White House staff secretary Rob Porter recently stepped down from his position amid allegations of domestic abuse. While he wasn’t a well-known figure, he played a highly influential role in President Donald Trump’s White House simply because he spent every day by the president’s side and also reportedly dates communications director Hope Hicks.
His departure and subsequent reaction highlighted how Republicans have a long and troublesome history of supporting alleged abusers and assailants. Even if, on occasion, they are forced to part ways with those accused, the GOP officials — and the White House — never do much to address the real issue.
The Harvard University graduate was accused of verbal and physical assault by his two ex-wives. His first ex-wife, Colbie Holderness, alleged he punched her in 2005 and also shared a photo that showed her with a black eye. His second ex-wife, Jennifer Willoughby, had to obtain a protective order against Porter because she said he would “not leave their apartment.”
The Trump administration was apparently aware of the protective order. However, not only did Porter get the job, White House officials also expressed shock at the accusations against him.
Here is how White House Chief of Staff John Kelly, who reportedly knew about the restraining order, reacted to the former aide’s resignation.
“Rob Porter is a man of true integrity and honor and I can’t say enough good things about him,” he said. “He is a friend, a confidante and a trusted professional. I am proud to serve alongside him.”
That’s rich, coming from a man who once lamented the fact women were no longer treated as “sacred” and “looked upon with great honor.”
“I was shocked by the new allegations released today against Rob Porter,” Kelly said in his second statement once the black eye picture was made public. “There is no place for domestic violence in our society. I stand by my previous comments of the Rob Porter that I have come to know since becoming chief of staff, and believe every individual deserves the right to defend their reputation.”
Porter had also worked for three Republican lawmakers in the past — Senators Mike Lee and Orrin Hatch from Utah and Rob Portman from Ohio. Perhaps, it was the former staffer’s professional history with Hatch that implored the senator to stick his neck way out for him.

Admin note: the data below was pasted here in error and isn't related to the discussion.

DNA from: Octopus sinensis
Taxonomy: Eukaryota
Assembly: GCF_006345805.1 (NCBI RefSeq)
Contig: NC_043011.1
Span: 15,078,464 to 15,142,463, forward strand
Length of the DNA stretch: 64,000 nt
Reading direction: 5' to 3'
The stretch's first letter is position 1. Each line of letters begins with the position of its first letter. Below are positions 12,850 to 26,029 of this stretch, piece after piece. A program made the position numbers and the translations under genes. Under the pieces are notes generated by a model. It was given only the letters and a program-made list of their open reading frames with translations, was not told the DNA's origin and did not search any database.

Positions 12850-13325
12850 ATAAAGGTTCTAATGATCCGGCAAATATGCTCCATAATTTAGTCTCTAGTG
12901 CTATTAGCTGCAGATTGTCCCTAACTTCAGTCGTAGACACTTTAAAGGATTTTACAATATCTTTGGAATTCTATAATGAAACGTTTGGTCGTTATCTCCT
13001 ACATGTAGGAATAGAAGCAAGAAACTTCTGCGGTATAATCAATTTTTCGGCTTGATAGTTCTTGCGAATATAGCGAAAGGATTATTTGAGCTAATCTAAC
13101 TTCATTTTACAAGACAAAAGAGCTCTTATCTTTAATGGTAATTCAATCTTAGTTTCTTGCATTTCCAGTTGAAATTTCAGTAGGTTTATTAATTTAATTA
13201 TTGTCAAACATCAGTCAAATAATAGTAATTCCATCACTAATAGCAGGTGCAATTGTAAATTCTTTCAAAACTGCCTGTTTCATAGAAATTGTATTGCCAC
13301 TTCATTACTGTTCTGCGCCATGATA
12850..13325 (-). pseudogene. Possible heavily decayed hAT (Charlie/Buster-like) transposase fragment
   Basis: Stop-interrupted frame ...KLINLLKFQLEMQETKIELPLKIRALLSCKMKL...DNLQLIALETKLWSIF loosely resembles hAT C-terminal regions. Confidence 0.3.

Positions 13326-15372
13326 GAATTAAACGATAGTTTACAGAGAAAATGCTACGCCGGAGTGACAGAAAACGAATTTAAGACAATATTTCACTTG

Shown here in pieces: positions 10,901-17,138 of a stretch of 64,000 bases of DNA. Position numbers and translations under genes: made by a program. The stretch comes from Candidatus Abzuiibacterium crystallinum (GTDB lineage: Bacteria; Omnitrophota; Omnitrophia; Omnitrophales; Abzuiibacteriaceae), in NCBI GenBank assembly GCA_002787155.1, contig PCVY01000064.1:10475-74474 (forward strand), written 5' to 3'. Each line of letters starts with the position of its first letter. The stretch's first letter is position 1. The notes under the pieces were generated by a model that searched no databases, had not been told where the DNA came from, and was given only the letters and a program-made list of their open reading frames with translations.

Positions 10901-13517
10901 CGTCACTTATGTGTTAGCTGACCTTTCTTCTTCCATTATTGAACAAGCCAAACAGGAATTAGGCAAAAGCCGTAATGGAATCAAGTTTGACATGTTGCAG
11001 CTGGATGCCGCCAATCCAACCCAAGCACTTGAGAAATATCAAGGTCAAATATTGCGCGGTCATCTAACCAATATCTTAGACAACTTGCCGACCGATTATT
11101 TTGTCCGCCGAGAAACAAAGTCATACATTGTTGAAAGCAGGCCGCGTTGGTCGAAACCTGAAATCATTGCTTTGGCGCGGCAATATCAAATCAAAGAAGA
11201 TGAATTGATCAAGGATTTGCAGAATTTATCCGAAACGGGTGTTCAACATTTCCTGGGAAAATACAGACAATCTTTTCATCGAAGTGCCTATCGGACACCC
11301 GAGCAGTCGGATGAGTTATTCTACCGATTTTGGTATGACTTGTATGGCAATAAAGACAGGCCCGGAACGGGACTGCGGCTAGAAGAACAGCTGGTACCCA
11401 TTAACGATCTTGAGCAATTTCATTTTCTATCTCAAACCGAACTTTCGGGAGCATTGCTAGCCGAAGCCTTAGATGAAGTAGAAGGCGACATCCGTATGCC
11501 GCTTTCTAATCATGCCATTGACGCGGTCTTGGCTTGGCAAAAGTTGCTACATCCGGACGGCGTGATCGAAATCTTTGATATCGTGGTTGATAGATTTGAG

“It’s incredibly discouraging to see such a vile attack on such a decent man,” Hatch said. “Shame on any publication that would print this — and shame on the politically motivated, morally bankrupt character assassins that would attempt to sully a man’s good name.”
Given the ongoing conversation around abuse ignited by the powerful #MeToo and Time’s Up movements, these tragic statements should inspire disgust and condemnation. However, all they did was expose the lengths most Republicans would go to protect alleged wife-beaters.
After all, Porter is not the first person in the Trump administration accused of such a crime.
Former White House chief strategist and notorious white nationalist, Steve Bannon, was also accused of beating his wife 22 years ago.
He reportedly faced charges of misdemeanor domestic violence, battery and dissuading a witness in early January 1996, after he allegedly grabbed his then-wife, Mary Louise Piccard, by the “throat and arm,” and smashed her phone when she tried to call 911.
The police report stated the incident took place in the couple’s Southern California home on the New Year’s Day. They were arguing over their finances when the former Breitbart chief allegedly walked to his car. Piccard followed him and spat at him. In turn, he responded by “reaching up to her from the driver's seat of his car and grabbed her left wrist. He pulled her down, as if he was trying to pull [her] into the car, over the door.”
Piccard was able to remove herself from Bannon’s grip, but it was not the first time he had allegedly attacked her. Piccard told the authorities he was occasionally physically abusive toward her early in their relationship.